Clinical OMICS

MAY-JUN 2018

Healthcare magazine for research scientists, labs, pathologists, hospitals, cancer centers, physicians and biopharma companies providing news articles, expert interviews and videos about molecular diagnostics in precision medicine

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Page 27 of 51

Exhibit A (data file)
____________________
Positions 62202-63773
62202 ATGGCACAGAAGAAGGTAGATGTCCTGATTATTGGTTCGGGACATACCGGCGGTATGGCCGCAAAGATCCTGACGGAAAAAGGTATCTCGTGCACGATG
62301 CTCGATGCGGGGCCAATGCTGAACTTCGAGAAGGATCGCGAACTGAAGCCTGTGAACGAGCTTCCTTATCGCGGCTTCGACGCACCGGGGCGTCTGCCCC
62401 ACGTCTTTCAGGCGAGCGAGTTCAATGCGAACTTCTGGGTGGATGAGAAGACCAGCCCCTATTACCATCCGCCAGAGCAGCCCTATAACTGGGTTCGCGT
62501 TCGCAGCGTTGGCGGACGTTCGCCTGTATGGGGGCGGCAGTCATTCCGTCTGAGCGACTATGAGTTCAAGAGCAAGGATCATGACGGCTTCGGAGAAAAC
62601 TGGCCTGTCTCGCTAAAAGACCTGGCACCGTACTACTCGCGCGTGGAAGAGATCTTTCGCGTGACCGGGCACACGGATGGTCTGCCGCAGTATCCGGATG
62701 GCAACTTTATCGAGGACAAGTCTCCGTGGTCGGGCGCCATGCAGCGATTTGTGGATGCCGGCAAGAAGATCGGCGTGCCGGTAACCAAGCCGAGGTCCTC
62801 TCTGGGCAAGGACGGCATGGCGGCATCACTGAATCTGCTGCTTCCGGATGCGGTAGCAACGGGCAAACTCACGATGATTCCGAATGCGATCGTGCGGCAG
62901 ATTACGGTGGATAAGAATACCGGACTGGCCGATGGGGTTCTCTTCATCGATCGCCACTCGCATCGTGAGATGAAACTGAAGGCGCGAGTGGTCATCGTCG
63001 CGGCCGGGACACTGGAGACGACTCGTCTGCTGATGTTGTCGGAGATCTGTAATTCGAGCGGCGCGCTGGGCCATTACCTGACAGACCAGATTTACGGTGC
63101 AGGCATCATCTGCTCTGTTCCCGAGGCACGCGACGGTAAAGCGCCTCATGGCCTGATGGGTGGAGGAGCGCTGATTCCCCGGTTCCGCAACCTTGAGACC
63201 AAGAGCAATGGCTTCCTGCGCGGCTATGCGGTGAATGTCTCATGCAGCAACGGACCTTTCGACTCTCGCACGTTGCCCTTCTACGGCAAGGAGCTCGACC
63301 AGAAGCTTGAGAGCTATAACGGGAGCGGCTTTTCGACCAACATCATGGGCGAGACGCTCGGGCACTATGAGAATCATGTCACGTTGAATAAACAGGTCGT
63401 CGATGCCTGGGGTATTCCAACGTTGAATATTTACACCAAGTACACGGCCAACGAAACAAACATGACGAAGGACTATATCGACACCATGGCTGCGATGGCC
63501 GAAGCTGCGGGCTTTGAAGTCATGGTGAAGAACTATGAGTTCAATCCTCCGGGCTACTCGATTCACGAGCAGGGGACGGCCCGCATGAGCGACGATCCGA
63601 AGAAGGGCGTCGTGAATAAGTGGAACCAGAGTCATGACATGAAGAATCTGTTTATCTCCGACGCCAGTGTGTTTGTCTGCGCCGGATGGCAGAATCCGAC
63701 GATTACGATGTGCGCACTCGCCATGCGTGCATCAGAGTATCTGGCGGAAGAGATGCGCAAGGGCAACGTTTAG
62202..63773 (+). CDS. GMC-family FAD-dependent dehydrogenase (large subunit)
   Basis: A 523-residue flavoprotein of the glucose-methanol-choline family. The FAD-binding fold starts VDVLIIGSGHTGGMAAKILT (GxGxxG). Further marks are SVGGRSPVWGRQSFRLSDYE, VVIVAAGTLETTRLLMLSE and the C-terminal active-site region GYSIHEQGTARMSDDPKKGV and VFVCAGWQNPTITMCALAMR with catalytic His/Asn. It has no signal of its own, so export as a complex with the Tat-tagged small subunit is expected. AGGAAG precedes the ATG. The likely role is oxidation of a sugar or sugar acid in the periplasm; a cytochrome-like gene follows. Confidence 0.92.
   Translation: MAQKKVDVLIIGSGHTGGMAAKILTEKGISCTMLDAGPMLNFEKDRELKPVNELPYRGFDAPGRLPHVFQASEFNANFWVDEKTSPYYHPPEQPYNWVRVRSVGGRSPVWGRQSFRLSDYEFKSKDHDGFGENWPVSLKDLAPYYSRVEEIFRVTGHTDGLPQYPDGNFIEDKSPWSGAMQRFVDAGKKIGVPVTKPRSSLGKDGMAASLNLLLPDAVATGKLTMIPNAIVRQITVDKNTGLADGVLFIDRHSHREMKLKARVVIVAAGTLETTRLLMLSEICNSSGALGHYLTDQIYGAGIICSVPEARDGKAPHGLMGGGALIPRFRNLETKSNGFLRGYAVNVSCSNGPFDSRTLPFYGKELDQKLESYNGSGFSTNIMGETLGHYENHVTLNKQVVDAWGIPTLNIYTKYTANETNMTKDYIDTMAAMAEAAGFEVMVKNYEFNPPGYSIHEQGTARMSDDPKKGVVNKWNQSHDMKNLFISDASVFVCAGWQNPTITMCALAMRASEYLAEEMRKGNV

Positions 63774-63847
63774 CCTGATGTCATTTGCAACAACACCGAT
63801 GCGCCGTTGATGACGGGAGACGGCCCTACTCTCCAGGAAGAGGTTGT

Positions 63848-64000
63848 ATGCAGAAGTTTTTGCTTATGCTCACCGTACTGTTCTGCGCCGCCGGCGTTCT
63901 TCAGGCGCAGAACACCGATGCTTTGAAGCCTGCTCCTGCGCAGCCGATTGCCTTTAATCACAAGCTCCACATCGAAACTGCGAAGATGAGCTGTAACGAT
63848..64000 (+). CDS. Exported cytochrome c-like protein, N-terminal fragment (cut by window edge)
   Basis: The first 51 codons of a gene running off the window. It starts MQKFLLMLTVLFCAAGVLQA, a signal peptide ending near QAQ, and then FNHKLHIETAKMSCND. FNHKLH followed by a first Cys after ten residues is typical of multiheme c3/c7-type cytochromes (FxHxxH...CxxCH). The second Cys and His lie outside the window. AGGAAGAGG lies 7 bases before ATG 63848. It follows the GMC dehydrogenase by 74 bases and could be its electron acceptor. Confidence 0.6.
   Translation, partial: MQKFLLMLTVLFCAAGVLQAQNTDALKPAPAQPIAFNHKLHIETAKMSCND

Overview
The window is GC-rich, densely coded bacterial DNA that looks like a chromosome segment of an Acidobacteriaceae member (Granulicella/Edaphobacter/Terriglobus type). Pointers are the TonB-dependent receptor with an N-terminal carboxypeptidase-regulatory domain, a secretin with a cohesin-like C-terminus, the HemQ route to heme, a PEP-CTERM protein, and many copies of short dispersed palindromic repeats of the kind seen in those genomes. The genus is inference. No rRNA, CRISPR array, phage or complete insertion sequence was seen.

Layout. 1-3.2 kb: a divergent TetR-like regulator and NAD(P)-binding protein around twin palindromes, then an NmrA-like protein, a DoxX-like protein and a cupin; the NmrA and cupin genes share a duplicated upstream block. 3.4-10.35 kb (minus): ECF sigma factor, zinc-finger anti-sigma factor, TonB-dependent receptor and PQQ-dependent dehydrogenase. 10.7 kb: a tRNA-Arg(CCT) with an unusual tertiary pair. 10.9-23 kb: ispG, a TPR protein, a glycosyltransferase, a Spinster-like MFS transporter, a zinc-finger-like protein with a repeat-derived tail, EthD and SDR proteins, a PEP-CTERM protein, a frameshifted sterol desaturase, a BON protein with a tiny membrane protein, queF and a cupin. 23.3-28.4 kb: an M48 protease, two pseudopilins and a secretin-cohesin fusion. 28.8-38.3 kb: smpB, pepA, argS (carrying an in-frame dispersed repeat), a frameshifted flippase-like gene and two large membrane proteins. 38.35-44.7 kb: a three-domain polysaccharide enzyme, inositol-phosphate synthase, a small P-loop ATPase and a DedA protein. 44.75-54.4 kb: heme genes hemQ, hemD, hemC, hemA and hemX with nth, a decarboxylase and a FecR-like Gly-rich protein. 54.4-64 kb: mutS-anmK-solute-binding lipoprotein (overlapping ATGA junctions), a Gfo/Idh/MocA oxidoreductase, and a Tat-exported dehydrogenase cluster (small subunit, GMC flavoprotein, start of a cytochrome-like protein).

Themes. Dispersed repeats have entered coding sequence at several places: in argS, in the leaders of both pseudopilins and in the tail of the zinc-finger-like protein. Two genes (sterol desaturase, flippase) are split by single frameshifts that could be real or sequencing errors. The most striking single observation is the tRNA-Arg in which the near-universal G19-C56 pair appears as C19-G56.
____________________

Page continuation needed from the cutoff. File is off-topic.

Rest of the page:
26 Clinical OMICs May/June 2018 Camille Mojica Rey Contributing Editor U ntil recently, scientists studying multicellular organisms at the cellular level had one big problem: their techniques did not allow them to account for cell- to-cell variation. That's because the technology required the use of bulk tissue samples and results could only be interpreted as an average of the cells in a sample. But today, due to advances in analytic methods developed over the past 10 years, sci- entists routinely conduct research of individual cells. "Single-cell analysis is transforming how scientists study biological systems," said Alex Shalek, Ph.D., assistant professor of chemistry at MIT's Institute for Medical Engineering & Science. "The cell is the fundamental unit of biology and, thanks to recent advances, we can now comprehensively profile a cell's contents, its entire tran- scriptome," said Shalek, whose lab focuses on developing innovative technologies. Single-cell analysis is empowering discovery by removing the need to a priori select the most important variables, thus eliminating bias. "I wouldn't be surprised if sin- gle-cell approaches evolve to become the de facto standard for characterizing all bio- logical specimens," he added. Single-cell Sequencing Techniques are Providing Significant Advances Across a Broad Swath of Fields Resolution Revolution A ALFRED PASIEKA/ SCIENCE PHOTO LIBRARY / Getty Images

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